Peter Ranscombe runs the rule over the latest releases from beer website Flavourly.
DESPITE this Arctic blast over the past couple of weeks, I’m informed reliably that spring is here.
As the seasons turn, so too do the styles of beer for which we reach.
The porters and stouts of autumn and winter give way to the pale ales and lagers of spring and summer.
The latest releases from Edinburgh-based online beer retailer Flavourly have a distinct spring feel to them.
There are plenty of pale ales, alongside lower-alcohol session India pale ales (IPA), and a couple of wild cards.
First Chop One Styrian Wolf Single Hop Pale Ale 4.2% (£2.75)
The latest in a series of single hop beers from Flavourly’s partnership with the First Chop brewery in Manchester delivers mandarin, pine, and a grainy note on the nose before launching into more malted toffee sweetness across the palate. It’s really well balanced and, for me, almost hits the same heights as February’s Hallertau Blanc. Styrian Wolf is a relatively-new hop from Slovenia.
Beatnikz Republic 2am Poet Extra Pale Ale 3.8% (£2.75)
Made by Manchester-based Beatnikz Republic, 2am Poet brings together hops from Europe and North America. The result is a nose full of peach and pineapple, and then fresher grapefruit and bitter lemon joining the pineapple on the really crisp palate.
Loch Lomond Brewery Time to Fly Pale Ale 4.5% (£2.50)
One of my recent favourites from Loch Lomond Brewery, which has created this exclusive pale ale for Flavourly. Lemon and grapefruit dominate on the nose, with a really refreshing bitter lemon twang on the tongue. Fresh and light on its feet – an ideal back garden treat for when the sun comes out.
Camerons Brewery Sanctuary Pale Ale 4% (£2.75)
Hartlepool-based Camerons normally only serves Sanctuary on draft, but it’s making an exclusive limited-edition appearance in cans with Flavourly. I was really impressed with its excellent balance – subtle pine and lemon on the nose and then a bitter tang moderated by light caramel and spun sugar on the palate, with lemon on the finish.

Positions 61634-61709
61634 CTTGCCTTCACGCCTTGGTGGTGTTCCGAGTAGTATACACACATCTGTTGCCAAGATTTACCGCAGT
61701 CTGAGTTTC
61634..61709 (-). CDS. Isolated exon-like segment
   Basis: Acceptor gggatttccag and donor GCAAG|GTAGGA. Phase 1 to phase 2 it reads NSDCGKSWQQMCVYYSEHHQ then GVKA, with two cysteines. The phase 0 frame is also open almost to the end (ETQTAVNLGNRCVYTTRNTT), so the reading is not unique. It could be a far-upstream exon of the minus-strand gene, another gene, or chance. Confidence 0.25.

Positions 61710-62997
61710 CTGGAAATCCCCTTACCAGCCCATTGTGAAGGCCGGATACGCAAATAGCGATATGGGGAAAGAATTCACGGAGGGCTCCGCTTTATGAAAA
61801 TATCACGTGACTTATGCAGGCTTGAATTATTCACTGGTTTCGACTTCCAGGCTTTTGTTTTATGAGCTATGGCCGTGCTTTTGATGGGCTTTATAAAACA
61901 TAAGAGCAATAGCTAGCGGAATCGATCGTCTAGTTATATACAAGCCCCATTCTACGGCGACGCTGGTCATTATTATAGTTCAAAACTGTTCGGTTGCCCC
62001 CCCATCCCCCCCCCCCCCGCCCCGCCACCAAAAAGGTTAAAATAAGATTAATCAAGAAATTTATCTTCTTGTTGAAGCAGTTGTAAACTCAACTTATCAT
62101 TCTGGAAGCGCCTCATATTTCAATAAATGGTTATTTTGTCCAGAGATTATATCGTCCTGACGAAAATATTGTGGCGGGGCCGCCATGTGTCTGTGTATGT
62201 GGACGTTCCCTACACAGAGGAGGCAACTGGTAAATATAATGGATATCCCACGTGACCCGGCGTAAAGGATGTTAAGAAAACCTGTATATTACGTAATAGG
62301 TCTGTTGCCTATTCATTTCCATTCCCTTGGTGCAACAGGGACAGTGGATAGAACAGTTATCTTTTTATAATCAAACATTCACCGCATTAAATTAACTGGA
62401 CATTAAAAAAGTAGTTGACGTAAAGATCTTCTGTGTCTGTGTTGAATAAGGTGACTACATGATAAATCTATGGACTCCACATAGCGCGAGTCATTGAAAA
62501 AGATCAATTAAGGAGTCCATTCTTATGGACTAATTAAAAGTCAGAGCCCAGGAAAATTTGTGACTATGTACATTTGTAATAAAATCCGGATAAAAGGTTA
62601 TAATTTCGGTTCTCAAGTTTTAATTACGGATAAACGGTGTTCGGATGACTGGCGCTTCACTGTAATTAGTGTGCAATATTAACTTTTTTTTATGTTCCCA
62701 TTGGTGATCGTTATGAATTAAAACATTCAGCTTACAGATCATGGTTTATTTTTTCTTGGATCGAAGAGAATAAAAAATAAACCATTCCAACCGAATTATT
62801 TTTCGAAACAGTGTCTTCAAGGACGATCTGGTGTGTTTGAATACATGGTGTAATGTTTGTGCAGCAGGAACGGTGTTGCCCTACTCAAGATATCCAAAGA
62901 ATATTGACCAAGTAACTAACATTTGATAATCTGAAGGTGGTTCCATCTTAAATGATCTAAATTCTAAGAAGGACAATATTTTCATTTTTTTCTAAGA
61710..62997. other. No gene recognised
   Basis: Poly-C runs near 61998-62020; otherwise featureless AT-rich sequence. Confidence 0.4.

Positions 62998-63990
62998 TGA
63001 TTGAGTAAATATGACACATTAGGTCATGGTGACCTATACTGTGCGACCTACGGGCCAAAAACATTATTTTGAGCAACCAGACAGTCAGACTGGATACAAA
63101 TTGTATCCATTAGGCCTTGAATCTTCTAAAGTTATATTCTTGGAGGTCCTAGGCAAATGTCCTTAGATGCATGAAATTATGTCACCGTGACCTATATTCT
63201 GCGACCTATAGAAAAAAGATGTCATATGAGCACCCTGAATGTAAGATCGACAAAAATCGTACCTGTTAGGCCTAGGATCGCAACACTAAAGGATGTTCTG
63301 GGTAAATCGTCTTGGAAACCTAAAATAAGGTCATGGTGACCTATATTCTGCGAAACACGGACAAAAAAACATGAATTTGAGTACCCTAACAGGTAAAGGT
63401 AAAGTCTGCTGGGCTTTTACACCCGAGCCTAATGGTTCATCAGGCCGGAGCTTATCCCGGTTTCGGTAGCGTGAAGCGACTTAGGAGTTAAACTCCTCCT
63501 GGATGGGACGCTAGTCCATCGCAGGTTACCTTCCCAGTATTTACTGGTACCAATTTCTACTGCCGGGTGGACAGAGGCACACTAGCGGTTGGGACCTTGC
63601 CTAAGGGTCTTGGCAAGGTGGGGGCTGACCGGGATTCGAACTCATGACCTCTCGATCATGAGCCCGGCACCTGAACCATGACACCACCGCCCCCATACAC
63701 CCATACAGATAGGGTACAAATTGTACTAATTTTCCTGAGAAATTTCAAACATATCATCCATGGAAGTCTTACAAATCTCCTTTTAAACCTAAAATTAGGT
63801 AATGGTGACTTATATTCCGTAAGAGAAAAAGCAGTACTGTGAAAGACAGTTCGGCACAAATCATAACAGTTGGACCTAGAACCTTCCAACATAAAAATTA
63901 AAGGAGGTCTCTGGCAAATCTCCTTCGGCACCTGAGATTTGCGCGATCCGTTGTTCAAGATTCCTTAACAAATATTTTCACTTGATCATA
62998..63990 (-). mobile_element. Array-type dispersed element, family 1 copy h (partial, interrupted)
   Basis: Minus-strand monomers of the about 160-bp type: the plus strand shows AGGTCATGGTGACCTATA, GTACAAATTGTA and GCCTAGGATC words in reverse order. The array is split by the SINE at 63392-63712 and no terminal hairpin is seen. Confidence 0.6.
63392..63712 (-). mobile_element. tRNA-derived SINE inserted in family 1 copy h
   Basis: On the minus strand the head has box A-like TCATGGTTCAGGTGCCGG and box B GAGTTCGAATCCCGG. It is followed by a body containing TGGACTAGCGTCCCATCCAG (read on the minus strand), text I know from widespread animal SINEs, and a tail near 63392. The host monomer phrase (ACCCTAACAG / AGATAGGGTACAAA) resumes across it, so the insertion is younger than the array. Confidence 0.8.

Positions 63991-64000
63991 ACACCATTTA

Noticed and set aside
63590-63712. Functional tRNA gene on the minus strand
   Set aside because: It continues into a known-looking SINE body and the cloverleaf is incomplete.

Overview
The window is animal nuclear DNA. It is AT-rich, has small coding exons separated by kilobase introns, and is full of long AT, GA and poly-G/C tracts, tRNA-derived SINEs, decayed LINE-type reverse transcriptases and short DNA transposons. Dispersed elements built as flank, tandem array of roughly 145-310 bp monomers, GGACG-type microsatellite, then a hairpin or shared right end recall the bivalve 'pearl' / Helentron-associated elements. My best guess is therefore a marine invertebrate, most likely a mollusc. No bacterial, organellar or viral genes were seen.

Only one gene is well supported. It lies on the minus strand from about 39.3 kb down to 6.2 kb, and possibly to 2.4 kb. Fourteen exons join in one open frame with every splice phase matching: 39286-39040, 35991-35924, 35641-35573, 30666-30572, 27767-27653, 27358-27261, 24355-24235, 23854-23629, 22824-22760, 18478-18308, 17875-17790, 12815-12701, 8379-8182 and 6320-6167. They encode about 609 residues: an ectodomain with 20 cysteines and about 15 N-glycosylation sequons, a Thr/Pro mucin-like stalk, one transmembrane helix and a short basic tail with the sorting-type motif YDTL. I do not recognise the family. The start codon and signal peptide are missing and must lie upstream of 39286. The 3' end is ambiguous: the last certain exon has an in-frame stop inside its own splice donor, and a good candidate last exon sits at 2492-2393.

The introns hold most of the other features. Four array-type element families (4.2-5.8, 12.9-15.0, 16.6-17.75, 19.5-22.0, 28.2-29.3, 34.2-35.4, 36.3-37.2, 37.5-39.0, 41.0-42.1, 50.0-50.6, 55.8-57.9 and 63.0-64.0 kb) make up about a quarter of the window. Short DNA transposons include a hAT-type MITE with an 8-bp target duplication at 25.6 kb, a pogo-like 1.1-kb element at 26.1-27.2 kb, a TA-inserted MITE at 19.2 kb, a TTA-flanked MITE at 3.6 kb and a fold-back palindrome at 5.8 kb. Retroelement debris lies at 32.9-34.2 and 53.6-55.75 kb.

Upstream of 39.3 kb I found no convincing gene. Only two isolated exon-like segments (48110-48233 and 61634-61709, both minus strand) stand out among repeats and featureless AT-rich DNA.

By The Horns Stroller Best Bitter 4.2% (£2.75)
Malted biscuit and coffee aromas lead into much fresher lemon flavours than I was expecting on the palate. The finish is an old-fashioned mix of bitter dark chocolate and coffee. In a world hell-bent on adding more and more hops into every IPA, best bitter is an underrated and much neglected style.
By The Horns Skyline Session IPA 4% (£2.75)
Hot on the heals of Stroller comes Flavourly’s second collaborative beer with By The Horns. It’s really complex on the nose, ranging from pine and spun sugar through to lime, lemon, grapefruit, and mandarin. On the palate, it’s light and uplifting, with more citrus and spun sugar, and then a slightly meltier finish. A lot of bang for your buck.
Freedom Brewery Liberty Series Tropical Session IPA 3.8%
Another interesting mix of tropical pineapple and guava with sweeter caramel and spun sugar on the nose, before launching into a very fresh palate full of lemon, grapefruit, and slightly rounder orange flavours. A cracking bitter twist on the finish too.
Quantock Brewery The Scientist American Amber 3.6% (£2.75)
Apart from making me hum Coldplay’s 2002 hit as I sampled it, there’s nowt wrong with this amber ale. Heavy peach aromas give way to a surprisingly-chewy texture on the palate, which segues into bitter lemon on the finish. If this is what goes on in Tauton-based Quantock’s laboratory then its scientists should be given free-rein more often.
First Chop Ooft Blackberry Wheat 4.6% (£2.75)
The first in a new series of “Ooft” fruit beers, this is a fascinating wee ditty. Raspberry and orange hues in the glass give little hint at the heavy smoke and blackcurrant flavours lurking beneath. Those sharper blackcurrants give way to richer blackberry flavours on the finish, but it’s the heavy smoke that dominates.
Read more of Peter Ranscombe’s beer, wine and whisky reviews on his drinks blog, The Grape & The Grain